“McLaren's drivers are hardest-hit in this respect, since McLaren have a different business model to the other top teams. It involves a few high-profile sponsors such as Vodafone, Hugo Boss and Johnnie Walker, who all have a specific number of days with the drivers written into their contracts. In many respects, it is good for Lewis that the equally marketable Jenson has arrived to shoulder some of the burden, because when it was him with Heikki Kovalainen, it did not take a genius to guess which driver the sponsor was going to want for their contracted time.
“Red Bull, by contrast, bought a team to market its brand and sell fizzy drinks. Other sponsors have since arrived, but essentially the team is its own advertising vehicle and the external demands on the drivers are far less than at McLaren.
“It is all about finding the right balance, because there is no doubt that mental and physical fatigue will cost a driver in terms of his performance. These are finely-tuned athletes we are talking about – believe me, they are supremely fit – and in a sport where hundredths of a second can make all the difference, they need every ounce of concentration they can get.
“It would not surprise me in the least if Lewis' time off last week to rest and train – he cancelled a sponsors' trip to India a fortnight ago to help him in this respect – had a major bearing on his sensational performance in Germany. We will never know for sure, just as we will never know whether Sebastian Vettel's unusually subdued performance was in some way linked to the additional demands he felt racing in front of his home crowd – the increased PR demands, media coverage, weight of expectation, family and friends in the crowd etcetera.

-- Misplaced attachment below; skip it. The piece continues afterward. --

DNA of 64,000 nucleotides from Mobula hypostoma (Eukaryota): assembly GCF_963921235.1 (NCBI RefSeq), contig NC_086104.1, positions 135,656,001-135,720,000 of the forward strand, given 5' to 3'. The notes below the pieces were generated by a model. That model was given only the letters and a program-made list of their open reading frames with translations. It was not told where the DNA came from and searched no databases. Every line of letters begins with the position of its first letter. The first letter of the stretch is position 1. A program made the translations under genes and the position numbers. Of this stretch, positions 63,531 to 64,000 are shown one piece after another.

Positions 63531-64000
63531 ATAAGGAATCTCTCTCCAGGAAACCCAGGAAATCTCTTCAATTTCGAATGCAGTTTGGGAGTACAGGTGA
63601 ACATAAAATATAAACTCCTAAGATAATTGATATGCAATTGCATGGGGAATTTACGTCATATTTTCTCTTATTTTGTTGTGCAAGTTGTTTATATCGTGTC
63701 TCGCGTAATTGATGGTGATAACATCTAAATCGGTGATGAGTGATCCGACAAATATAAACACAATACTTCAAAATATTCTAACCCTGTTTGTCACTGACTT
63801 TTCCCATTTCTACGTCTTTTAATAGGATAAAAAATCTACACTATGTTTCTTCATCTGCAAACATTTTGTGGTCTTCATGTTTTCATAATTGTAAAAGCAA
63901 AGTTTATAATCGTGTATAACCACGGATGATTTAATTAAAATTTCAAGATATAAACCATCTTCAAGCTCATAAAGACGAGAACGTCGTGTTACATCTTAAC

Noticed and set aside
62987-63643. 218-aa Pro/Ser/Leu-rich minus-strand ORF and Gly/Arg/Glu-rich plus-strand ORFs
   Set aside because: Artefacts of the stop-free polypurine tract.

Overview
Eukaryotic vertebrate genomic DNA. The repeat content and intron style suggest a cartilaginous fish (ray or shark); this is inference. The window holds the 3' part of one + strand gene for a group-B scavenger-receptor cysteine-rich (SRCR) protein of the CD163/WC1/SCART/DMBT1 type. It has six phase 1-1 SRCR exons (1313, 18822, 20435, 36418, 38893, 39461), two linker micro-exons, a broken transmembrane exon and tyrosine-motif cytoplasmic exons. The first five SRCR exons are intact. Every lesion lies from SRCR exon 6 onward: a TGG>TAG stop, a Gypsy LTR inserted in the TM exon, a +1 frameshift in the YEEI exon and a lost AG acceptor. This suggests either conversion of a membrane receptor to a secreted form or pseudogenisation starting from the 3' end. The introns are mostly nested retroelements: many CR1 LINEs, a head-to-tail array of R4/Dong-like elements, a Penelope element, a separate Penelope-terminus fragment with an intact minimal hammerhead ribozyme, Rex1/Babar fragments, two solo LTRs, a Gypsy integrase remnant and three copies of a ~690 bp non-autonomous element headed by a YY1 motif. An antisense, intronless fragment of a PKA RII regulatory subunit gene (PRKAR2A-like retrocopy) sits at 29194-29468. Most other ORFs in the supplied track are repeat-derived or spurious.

“I believe the last driver to win his home grand prix was Felipe Massa for Ferrari in São Paulo in 2008, so perhaps there is a direct link between PR demands and performance? It's one hypothesis, anyway.”
Coulthard went on to opine that with Red Bull Racing, McLaren and Ferrari all so evenly-matched at the Nürburgring, the German Grand Prix has 'brought the season to life once again' – and fresh off the back of his second victory of the F1 2011 campaign, Hamilton is palpably up for making it two-out-of-two in Hungary, even if he fully anticipates Vettel to bite back. The only stumbling-block, he fears, could be McLaren's performance in hot conditions.
“Sebastian has been massively consistent since last year, but you can't win them all,” he mused. “You can't get out of the right side of the bed every day. This was a small glitch over a long period. I have no doubts he will have some interesting comments made about him, but he still finished fourth and the rest had a slightly better weekend. He will be back, no doubt.
“We are good when the conditions are cool and wet. The McLaren has always been able to switch its tyres on; we are able to do it more than others. We might get to the next race and be massively off because we might overheat our tyres, [but] if the car behaves like it did this weekend, we will be there again. I have won in Hungary before – so I can do it again.”